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RPD releases use-of-force training material to help citizens better understand

Posted at 6:41 PM, Jul 27, 2018
and last updated 2018-07-28 13:13:29-04

RICHMOND, Va. -- Marcus Peters' sister spoke heatedly to Richmond Mayor Levar Stoney and Police Chief Alfred Durham at a community meeting at Huguenot High School Thursday night.

At the meeting, Princess Blanding questioned why a Richmond Police officer used deadly force against her brother on Interstate 95 in May.

In body cam footage released by the police department, a naked and unarmed Peters appears to threaten the officer verbally and lunge at him.

“We have taxpayers that are paying for our police officers to receive crisis intervention training you all are paying for the police department to receive all of these trainings, but the only tactic that you use is deadly force? It is not acceptable,” said Blanding.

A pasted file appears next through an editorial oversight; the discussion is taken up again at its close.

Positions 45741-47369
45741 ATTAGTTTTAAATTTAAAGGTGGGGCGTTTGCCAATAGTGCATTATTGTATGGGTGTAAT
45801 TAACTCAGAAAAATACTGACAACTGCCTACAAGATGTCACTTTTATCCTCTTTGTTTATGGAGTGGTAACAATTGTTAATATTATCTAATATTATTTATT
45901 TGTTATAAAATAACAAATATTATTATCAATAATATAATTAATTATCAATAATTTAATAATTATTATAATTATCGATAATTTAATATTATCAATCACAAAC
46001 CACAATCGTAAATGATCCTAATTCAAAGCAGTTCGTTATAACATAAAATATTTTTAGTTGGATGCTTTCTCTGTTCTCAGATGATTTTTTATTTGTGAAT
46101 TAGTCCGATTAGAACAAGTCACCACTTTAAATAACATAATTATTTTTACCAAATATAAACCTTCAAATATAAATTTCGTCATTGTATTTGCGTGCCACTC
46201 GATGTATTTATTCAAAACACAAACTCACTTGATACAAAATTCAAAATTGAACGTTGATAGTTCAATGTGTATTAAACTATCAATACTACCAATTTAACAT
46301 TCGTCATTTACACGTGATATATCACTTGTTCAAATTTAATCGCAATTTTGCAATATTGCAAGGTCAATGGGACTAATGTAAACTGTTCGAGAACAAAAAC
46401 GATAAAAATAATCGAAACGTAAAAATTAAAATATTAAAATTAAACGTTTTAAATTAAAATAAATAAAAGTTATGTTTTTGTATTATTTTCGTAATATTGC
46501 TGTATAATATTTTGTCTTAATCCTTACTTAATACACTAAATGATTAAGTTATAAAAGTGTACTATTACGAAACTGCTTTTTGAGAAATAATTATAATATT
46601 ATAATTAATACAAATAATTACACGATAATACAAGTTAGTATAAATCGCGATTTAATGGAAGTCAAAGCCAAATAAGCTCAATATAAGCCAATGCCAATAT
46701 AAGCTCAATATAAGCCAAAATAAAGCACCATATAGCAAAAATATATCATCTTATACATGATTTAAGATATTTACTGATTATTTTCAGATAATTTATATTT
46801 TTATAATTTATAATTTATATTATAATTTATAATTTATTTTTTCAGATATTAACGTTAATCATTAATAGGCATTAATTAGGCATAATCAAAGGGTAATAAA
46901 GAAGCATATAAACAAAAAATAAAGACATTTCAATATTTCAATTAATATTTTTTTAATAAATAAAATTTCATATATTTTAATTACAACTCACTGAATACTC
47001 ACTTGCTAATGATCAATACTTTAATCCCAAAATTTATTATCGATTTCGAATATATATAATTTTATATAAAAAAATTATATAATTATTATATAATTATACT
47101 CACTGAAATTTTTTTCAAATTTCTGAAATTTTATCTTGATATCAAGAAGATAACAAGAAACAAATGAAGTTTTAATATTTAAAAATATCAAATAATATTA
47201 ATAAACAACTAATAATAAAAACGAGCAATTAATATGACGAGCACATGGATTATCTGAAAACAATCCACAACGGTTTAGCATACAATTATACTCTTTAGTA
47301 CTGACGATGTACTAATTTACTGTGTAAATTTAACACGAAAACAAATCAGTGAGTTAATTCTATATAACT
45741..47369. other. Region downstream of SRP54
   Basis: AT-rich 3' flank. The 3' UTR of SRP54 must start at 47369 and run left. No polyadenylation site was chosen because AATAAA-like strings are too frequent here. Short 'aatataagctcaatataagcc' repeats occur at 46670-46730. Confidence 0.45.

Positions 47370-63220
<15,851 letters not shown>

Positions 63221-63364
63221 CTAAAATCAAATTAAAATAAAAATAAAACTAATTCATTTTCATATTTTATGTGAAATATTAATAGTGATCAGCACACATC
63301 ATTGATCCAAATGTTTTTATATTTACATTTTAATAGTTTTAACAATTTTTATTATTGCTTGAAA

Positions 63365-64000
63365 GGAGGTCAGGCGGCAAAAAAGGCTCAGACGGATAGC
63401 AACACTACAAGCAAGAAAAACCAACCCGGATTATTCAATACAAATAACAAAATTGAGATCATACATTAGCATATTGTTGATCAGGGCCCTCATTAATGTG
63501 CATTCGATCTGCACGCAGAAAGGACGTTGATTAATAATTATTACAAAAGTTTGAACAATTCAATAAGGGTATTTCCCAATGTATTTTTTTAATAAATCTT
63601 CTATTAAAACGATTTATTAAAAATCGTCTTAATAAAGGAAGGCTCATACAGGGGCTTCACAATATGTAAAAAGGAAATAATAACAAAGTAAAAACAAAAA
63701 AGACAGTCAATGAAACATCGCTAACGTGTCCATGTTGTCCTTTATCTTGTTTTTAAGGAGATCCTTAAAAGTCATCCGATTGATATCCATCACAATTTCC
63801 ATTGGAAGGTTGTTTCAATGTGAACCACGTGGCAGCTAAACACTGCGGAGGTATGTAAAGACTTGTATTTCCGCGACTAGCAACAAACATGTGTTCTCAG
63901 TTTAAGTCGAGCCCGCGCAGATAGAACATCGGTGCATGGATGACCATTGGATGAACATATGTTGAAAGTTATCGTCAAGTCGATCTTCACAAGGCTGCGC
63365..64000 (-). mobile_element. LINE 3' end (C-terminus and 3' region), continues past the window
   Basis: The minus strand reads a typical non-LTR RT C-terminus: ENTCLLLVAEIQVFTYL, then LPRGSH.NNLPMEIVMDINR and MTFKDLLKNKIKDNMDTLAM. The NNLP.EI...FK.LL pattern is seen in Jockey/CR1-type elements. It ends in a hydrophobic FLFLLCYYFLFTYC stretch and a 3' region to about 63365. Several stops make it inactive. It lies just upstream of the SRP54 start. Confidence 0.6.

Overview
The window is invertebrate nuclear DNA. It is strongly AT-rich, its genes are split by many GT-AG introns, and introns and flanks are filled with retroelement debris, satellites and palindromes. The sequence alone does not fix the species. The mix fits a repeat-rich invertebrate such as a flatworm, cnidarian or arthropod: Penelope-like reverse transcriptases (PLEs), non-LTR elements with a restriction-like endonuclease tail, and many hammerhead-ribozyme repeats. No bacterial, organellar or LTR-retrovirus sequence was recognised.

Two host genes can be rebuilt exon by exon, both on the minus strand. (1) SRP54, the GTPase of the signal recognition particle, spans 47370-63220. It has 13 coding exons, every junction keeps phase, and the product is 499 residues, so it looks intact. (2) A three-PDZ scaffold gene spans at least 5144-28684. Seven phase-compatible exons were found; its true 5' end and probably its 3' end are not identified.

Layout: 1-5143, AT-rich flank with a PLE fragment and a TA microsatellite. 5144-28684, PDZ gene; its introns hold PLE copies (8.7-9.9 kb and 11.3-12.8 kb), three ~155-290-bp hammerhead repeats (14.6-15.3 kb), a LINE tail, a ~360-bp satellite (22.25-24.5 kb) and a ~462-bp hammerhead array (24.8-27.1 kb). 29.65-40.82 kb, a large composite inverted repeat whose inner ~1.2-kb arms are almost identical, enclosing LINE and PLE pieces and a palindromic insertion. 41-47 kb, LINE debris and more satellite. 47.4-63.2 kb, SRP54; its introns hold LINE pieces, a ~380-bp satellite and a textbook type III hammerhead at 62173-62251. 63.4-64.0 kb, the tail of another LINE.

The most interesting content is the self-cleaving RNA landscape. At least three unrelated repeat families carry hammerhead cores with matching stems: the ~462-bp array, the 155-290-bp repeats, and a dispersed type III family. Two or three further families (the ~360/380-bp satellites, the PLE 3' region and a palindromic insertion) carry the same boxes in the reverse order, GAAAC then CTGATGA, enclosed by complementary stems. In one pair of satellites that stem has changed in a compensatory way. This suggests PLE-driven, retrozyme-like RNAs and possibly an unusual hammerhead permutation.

Less than 24 hours after Blanding's comments, the Richmond Police Department posted materials online that describe the department's Use-of-Force and Crisis Intervention Team (CIT) training.

In a press release about the trainings, Chief Durham said he hopes the resource material will help citizens better understand what the training involves.

“One of the most important aspects of our training is teaching our officers what to do when faced with a situation where they may need to use force,” wrote Durham.

Richmond Police said Michael Nyantakyi, the officer involved in the Peters shooting, is CIT trained.

Melissa Hipolit is working on a CBS 6 Problem Solvers investigation about the number of officers and deputies in our region who are CIT trained.

Through our research, CBS 6 learned about 65 percent of RPD officers are CIT trained, but some departments have less than 15 percent of their officers and deputies CIT trained.

That CBS 6 Problem Solvers investigation airs Tuesday, July 31 on CBS 6 News at 11 p.m.